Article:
First, decide how many half-square triangles you want to make all alike. I chose the number 24. I’m making 24 identical units. So I counted across, and each row on the paper makes 8 units, so I cut off 3 rows from my roll:


Right on the paper, it says how wide to cut your fabric. In this case, it’s 9 3/4″. The length is determined by how many rows you’re making, so you need to measure it. For my 3 rows, I need 7 1/2″. (I added just a tidget more so I would have a little wiggle room when lining everything up.)

So cut two pieces of fabric 7 1/2″ x 9 3/4″, one from a print, and one from your background fabric.


Layer these two pieces right sides together, and place the paper on top of it.


Pin the paper in place on the fabric. I used pins in all the open areas, so they’re not in the way of my stitching.


Now for the sewing part. Again, I lowered the stitch length on my machine, to make the paper a little easier to tear off.

Choose a line to begin stitching on.


Their instructions say to stitch in the direction of the arrows. However, that gets kind of chopped up sometimes, depending on how many rows you’ve chosen to use from your roll. So it’s really NOT that important to sew in the direction of the arrows, as long as you’re covering every dotted line with stitching.

Also, you’ll notice that some of the dotted lines cross the intersections, and some don’t. Where the dotted lines don’t cross the intersections, you can still pretend that they do, if it makes your stitching route easier. Just sew right on across — it won’t hurt a thing.


Once you have all the dotted lines covered with stitching, it’s time to trim.

First, trim the edges even with the paper on the sides that came off the roll:


Then trim the sides off the paper on the solid lines at the other two edges:


Now you’re ready to cut them apart. Cut on all the solid lines. I laid mine down, and without moving it, I made all the cuts. This is what I ended up with:


Then you can tear off the paper:


Press the units open:


Trim those pesky dog ears:


And you’re all done!

I ended up with 24 neat little units, lickety split, measuring 2″ each, very accurately.


I also repeated it, using only one row off the roll, which works almost like Thangles!


I ended up with 8 cute little units from this attempt.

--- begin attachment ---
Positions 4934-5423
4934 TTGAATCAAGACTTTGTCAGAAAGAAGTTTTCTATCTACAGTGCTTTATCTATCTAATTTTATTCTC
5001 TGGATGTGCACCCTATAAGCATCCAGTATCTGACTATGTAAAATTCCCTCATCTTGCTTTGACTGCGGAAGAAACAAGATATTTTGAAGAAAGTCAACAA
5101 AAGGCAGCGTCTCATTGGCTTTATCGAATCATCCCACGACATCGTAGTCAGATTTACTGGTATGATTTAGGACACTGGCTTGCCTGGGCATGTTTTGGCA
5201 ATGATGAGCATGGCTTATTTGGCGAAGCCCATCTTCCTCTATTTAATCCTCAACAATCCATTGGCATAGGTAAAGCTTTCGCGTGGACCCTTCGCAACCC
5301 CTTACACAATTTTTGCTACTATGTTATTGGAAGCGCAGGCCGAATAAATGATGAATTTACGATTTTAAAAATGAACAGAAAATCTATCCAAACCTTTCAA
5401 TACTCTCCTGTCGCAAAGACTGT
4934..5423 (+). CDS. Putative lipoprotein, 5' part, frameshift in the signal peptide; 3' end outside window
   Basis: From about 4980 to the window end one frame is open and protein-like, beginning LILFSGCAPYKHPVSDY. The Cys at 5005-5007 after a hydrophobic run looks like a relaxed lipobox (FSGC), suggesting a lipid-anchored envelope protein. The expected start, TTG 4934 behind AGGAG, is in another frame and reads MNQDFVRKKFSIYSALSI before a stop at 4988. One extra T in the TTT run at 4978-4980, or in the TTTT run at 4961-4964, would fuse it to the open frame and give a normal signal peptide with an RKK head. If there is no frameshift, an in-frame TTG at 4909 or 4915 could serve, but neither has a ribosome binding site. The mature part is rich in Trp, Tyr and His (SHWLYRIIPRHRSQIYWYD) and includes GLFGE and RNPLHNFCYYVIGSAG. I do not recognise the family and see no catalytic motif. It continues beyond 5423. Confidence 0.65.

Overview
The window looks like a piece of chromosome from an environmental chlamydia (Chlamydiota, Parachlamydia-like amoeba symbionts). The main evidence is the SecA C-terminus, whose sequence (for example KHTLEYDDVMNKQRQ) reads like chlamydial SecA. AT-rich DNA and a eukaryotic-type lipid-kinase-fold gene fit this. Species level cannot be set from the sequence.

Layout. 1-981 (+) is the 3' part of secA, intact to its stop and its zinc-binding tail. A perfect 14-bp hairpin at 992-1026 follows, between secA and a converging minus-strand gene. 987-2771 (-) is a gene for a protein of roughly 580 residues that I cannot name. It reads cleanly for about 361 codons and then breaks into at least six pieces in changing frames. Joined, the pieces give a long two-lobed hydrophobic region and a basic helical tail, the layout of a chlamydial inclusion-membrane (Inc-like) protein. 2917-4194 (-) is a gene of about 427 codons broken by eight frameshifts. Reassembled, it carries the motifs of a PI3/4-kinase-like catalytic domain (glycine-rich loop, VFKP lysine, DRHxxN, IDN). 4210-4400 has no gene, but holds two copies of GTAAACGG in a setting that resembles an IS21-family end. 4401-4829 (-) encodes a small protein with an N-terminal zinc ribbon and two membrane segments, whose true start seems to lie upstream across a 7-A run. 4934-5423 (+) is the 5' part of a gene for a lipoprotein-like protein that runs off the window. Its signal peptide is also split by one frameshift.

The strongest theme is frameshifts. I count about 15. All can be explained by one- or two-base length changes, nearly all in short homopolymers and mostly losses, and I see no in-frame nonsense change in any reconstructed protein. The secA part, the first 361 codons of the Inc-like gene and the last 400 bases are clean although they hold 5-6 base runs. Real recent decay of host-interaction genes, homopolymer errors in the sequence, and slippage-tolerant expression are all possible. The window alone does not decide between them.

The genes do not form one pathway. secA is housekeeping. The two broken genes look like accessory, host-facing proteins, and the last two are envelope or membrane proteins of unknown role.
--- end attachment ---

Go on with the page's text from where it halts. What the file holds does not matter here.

So you can use as many or as few rows from your paper as you like. Just decide how many units you want to be all alike, and go for it.

You guessed it, there’s no formula for this method, either. You just have to purchase the size paper you need!

Advantages of using this method:

  • It’s easy!
  • It’s very accurate.
  • There’s no drawing lines on the backs of the squares.
  • If you need a lot of units, and it doesn’t matter if there are several that are all alike, this is a very good method to use.
  • It allows you to use large pieces of fabric; no cutting tiny pieces.

Disadvantages of using this method:

  • You have to purchase the roll of paper.
  • If you need extreme variety in your project, and don’t want multiple units all alike each time, you’ll want to choose a different method.
  • You have to tear the paper off the back of each one.
  • If you use too many rows all at once, the piece gets rather unwieldy.

For the Quilt-Along:
For the Triangle Salad quilt, the units we need this time should measure 2″ (unfinished), to finish at 1 1/2″ in the quilt, which means you need to use the 1 1/2″ Triangles on a Roll.

You will need to make 32 units using a print fabric with a background fabric. If you chose to do 4 rows from your roll, you’d have them all in one attempt, and they’d all be alike. If you’d like a larger variety, you can split your rows up and use a different print each time.

You will need to make 48 units using two print fabrics together. So this means you could use 6 rows from your paper and have them done all at once. Or, for more variety, you can split the rows up and use different prints each time.

Store these 80 finished half-square triangle units in one of your ziplock baggies, and stick in with them the label that says 1 1/2″ Finished.

When you’re done with this tutorial, you’ll have made all the half-square triangle units you’ll need for your quilt. If you aren’t happy with the variety you have, simply make more! At the end, I’ll have a few suggestions for things you can do if you have any leftover units, so don’t be afraid to make as big a variety as you want from any of the sizes. That way, you’ll have plenty to choose from when making all your blocks.